The Carmichael Show Hits it out the Park

I had never watched The Carmichael Show before tonight. In its third season, it opened with a double-header, “Yes Means Yes” and “Support the Troops.” Like Cosby and many comedians, Jerrod Carmichael is the creator, executive producer and star. The show is centered on his family and live-in girlfriend.

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Both episodes were insightful and captured Carmichael’s stand-up persona. The show is an antidote to fast-paced comedy shows with expectant punch lines; watching the cookie cutter comedy is like line-dancing, everyone in-step and turning on cue. Carmichael’s show succeeds by throwing out the half-hour comedy rule book and laugh track. It is not made to appease those with short attention spans or low IQs. It is dialogue heavy, but it isn’t sententious. The characters freely disagree with each other and openly discuss their issues and opinions on a wide array of controversial issues. Tonight it’s rape i.e. consent and patriotism.

When Jerrod’s brother Bobby (LilRel Howery) learns the importance of consent, he questions his last sexual interaction. The episode pushes far past political correctness to highlight how each character views sex, gender norms and consent. Bobby convinces himself that he is a rapist and he wants to confront the situation and his ‘victim’. While his mother (Loretta Devine) and father (David Allan Grier) deny that he is a rapist, Jerrod’s girlfriend Maxine (Amber Stevens West) and  sister-in-law Nekeisha (Tiffany Haddish) aren’t so sure. The ‘confrontation’ leads to an unexpected twist which leads Bobby to question his manhood.

The show’s irreverence is reminiscent of All in the Family. The subject matter and character points of views illustrate a commitment to telling truths and posing important questions. This is only possible with familiar yet revolutionary performances. Loretta Divine nails the dutiful and strong mother; David Allan Grier portrays the provider with strong opinions he hasn’t really examined; Maxine is the therapist in training  willing to stand-up for what she believes in; Nekisha is the totally inappropriate soon to be ex-wife of Bobby; and Bobby is the show’s lynchpin whose ill-formed psyche is host to the show’s maladies and problems.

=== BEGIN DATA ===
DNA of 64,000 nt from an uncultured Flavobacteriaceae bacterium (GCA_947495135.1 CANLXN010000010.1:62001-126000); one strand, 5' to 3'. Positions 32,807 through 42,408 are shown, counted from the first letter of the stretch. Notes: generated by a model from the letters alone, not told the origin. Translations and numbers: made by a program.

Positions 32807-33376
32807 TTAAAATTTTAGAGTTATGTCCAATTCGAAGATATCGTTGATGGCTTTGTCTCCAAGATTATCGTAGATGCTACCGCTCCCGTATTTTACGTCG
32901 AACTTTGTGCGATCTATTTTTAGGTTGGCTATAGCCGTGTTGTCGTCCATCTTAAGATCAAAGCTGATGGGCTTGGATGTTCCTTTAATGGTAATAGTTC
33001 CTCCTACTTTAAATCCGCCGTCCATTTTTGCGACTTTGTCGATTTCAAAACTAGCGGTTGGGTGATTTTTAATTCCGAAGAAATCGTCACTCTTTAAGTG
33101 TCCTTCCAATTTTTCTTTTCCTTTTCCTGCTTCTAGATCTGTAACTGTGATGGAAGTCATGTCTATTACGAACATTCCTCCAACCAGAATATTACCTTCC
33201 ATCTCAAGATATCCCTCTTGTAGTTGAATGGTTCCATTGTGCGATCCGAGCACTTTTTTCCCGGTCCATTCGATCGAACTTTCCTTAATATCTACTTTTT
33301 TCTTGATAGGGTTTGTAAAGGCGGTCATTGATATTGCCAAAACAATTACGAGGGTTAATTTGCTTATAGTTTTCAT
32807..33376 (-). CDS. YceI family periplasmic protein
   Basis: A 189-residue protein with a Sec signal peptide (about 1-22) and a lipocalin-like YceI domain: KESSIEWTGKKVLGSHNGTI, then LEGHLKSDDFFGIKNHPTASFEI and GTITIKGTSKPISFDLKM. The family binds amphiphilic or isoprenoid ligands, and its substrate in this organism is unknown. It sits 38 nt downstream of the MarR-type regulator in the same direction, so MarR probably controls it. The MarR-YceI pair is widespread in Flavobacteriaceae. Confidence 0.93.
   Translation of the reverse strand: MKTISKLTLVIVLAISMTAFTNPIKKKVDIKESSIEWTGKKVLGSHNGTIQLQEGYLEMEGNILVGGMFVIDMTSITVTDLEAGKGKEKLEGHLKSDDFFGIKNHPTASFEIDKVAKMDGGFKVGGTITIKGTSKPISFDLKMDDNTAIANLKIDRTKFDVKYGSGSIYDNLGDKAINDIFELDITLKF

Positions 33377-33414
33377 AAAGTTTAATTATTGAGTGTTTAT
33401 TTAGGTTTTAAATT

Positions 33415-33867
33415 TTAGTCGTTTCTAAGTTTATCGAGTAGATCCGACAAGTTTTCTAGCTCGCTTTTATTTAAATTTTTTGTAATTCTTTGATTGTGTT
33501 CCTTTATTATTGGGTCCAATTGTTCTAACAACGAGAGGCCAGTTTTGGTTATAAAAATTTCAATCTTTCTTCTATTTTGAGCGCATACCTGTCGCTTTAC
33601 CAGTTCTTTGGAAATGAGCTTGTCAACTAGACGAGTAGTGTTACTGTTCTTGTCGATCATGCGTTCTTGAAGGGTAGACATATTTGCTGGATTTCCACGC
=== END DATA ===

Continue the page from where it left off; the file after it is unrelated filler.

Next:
In tonight’s second episode, we meet Bobby’s childhood nemesis and tormentor at the recruiting center. While his father praises the new troop, Jerrod dismisses him as a bully and dead-beat dad. The show unveils the absurdity of blind patriotism. Jerrod’s parents lived through Vietnam War, so their near fandom of military men and women is understandable. The episode smartly does not try to change this but it does highlight the trouble with blind fate.

The show’s strength is its ability to delve into social, political and even economic terrority with nuanced and relatable commentary. From gender roles to porn and voting this show is surprisingly bold and relevant for netweork television. Its downfall is its lack of action and poor blocking/staging. This gives it the feel of small stage show, intimate but unpolished. With staging like many of Tyler Perry’s shows, The Carmichael Show lacks the polish of other comedies. This show isn’t for the faint of heart. This isn’t a snack for vegans, it is a steak for a carnivore.

The show’s third season PR push feels like a re-introduction. Is it trying to find a new audience or preparing for an Emmy push? Either is likelybut irrelevant. This show is that is as insightful as Get Out and as funny as your favorite comedianne if s/he is smart, observant and daring. This is the show we need. It is real, grounded and relatable. It lacks the lunacy of Martin or the poshness of Blackish, but that is part of its charm. It isn’t trying to tell anyone’s story but its own and that is more than enough, if you’re really listening!


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